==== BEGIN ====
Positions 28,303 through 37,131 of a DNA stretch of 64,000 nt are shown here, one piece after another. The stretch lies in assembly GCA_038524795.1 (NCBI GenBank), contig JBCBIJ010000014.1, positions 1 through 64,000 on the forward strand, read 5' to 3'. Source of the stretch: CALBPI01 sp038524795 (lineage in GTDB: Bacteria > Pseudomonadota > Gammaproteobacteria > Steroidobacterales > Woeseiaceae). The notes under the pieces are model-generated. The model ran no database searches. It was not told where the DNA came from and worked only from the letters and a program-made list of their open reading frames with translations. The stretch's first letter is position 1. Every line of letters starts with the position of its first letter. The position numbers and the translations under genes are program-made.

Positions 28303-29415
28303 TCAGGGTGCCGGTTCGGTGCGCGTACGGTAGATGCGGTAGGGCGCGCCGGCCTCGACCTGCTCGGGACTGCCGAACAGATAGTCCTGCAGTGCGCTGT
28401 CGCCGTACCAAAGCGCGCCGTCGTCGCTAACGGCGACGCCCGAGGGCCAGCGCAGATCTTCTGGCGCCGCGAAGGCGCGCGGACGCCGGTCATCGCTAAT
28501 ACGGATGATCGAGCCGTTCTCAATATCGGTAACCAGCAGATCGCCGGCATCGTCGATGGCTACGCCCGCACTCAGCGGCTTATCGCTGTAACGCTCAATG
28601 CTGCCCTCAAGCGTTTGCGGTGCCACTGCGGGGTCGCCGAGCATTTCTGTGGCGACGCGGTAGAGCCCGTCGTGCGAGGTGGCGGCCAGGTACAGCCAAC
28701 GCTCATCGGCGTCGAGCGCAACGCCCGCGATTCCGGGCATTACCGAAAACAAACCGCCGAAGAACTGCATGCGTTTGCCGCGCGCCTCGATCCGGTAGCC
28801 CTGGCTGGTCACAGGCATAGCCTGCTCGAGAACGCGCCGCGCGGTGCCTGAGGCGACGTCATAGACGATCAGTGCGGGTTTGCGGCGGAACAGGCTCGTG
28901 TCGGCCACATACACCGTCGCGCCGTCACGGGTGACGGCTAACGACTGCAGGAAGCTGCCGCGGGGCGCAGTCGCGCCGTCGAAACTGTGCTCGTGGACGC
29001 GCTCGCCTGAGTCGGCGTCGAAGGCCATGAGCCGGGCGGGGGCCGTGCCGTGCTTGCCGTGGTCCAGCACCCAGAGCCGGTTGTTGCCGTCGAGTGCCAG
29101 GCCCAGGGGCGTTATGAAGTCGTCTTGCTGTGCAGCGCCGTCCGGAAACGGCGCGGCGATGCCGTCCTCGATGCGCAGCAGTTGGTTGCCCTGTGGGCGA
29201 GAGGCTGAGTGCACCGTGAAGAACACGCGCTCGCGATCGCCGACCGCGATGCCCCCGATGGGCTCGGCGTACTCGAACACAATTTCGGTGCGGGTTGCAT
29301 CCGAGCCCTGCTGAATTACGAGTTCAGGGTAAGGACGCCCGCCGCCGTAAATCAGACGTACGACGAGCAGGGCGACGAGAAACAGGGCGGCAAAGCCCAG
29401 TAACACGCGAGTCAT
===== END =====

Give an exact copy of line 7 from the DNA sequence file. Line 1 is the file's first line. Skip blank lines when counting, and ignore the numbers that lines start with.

28701 GCTCATCGGCGTCGAGCGCAACGCCCGCGATTCCGGGCATTACCGAAAACAAACCGCCGAAGAACTGCATGCGTTTGCCGCGCGCCTCGATCCGGTAGCC